When it came out, Arrival felt like it was going to sweep the e/o/y polls and then roll triumphantly into the awards season, which hasn’t quite happened. The doubts seem to be more… organic than the La La Land backlash (as in, I can think of plenty of reasons to dislike La La Land, but taking against it loudly has become a point of pride in certain circles, whereas the Arrival was more gradual). I get both sides – I enjoyed it, but it was 16th on my list, so some other people clearly liked a lot more than I did – and other hand, a fair number of people (mostly teenagers) in the audience when I saw clearly found it sooooo boring. (Neither the slight reputational readjustments experienced by Arrival and La La Land are anything compared with the total critical U-turn on Nate Parker’s The Birth Of A Nation).

    Wondered whether Hailee Steinfeld would get a Freaky Trigger music and film poll double – in that’s a near miss on the movie front, but a no-show pop wise.

    Anyway, here’s my top 17.

  7. 7
    Andrew Farrell on 4 Feb 2017 #

    Five of mine here:

    Zootropolis! I thoroughly loved this, it was my #1, Pete describes well it’s attractions – there’s maybe an interesting but spoilery conversation to be had about the amazing moment at the heart of the film, and how it’s easier to do when you’re not dealing with live stars and their protectiveness of their image.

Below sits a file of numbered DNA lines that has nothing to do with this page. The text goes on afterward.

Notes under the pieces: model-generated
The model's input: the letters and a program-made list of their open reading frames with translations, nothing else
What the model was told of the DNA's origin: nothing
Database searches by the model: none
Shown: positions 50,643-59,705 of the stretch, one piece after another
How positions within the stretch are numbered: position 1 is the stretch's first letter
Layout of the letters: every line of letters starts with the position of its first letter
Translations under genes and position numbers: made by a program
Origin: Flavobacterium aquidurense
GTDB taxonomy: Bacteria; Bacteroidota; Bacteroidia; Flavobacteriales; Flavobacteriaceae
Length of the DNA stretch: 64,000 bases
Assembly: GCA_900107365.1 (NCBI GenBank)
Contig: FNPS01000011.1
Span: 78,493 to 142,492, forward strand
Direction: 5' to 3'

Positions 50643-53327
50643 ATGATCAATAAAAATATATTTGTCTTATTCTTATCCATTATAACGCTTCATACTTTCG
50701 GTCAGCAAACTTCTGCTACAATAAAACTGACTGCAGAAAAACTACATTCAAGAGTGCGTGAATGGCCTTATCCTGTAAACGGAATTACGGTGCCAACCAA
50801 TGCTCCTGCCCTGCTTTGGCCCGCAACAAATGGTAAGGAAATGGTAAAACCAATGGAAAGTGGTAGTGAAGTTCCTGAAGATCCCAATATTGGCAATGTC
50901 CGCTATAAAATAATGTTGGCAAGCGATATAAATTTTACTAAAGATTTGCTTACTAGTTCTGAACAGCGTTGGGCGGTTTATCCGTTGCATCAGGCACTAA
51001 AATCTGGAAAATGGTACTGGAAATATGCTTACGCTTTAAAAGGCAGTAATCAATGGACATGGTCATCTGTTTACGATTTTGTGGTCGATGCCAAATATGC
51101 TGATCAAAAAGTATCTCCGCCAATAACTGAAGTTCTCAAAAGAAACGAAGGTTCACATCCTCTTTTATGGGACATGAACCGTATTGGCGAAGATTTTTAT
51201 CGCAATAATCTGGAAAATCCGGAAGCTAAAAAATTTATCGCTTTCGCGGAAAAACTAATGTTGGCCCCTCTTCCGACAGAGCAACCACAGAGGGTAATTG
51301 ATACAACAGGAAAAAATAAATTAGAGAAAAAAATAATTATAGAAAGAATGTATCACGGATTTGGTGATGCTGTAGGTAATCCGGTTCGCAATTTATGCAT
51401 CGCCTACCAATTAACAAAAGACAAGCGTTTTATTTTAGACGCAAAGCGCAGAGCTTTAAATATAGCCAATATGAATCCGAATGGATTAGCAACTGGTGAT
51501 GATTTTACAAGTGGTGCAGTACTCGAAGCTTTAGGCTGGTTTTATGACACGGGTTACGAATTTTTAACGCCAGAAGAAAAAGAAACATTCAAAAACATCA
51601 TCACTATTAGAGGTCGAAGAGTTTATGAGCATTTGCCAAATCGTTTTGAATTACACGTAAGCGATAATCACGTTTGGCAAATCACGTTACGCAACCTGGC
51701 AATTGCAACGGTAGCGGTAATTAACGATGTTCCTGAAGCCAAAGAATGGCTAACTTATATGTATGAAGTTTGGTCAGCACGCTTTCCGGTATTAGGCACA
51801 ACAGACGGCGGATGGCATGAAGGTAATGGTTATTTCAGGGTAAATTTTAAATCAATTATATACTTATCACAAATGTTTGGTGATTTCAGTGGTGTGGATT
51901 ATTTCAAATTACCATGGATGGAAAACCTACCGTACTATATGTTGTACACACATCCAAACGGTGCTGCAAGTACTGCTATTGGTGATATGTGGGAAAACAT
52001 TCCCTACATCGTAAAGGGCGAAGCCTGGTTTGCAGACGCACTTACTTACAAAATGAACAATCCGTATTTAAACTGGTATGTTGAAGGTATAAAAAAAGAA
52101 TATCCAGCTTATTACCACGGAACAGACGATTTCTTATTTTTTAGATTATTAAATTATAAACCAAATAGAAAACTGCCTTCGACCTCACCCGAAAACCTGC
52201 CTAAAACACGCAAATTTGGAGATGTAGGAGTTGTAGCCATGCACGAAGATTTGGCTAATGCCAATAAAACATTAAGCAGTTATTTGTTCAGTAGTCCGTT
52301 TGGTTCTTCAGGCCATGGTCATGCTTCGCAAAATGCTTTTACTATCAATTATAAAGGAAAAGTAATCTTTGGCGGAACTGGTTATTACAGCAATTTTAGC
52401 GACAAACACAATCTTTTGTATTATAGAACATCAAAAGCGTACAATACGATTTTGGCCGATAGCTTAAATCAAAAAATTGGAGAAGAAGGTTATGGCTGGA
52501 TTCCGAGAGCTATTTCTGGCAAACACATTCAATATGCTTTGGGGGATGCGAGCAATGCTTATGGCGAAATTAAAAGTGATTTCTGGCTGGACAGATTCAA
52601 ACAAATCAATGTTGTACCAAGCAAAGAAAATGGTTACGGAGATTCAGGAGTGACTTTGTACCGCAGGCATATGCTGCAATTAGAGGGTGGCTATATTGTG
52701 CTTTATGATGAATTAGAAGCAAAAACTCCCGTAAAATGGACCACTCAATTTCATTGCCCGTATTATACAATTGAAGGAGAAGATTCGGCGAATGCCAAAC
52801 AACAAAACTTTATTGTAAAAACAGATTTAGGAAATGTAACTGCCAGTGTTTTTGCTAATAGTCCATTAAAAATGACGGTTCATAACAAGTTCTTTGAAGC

I enjoyed the dance party, but isn’t it also literally the end credits?

    (I think Pete means the original Irish IE the Danes)

    Ghostbusters! This is the one I thought might be too divisive, I loved it start to finish. In particular – well in particular of course Kate McKinnon, but also seeing my female scientist friends react to a film where the force that causes some of the plot points is an amped-up version of the struggle to get people to listen to you.

    Rogue One! This is the one that I worried might have turned up too late – I liked it a LOT more than Pete, I thought it was its own film (in a different genre to the rest of SW, as befits) and I hope that it stays as a result, less relatable.

    Arrival! I loved this as well, towards the end (about 5-10 minutes before the reveal I opined that half the film was great, and half reminded me of my least favourite aspects of Interstellar / Gravity – glad to be wrong).

    #2 – I’m curious about which tropes you’re unhappy with?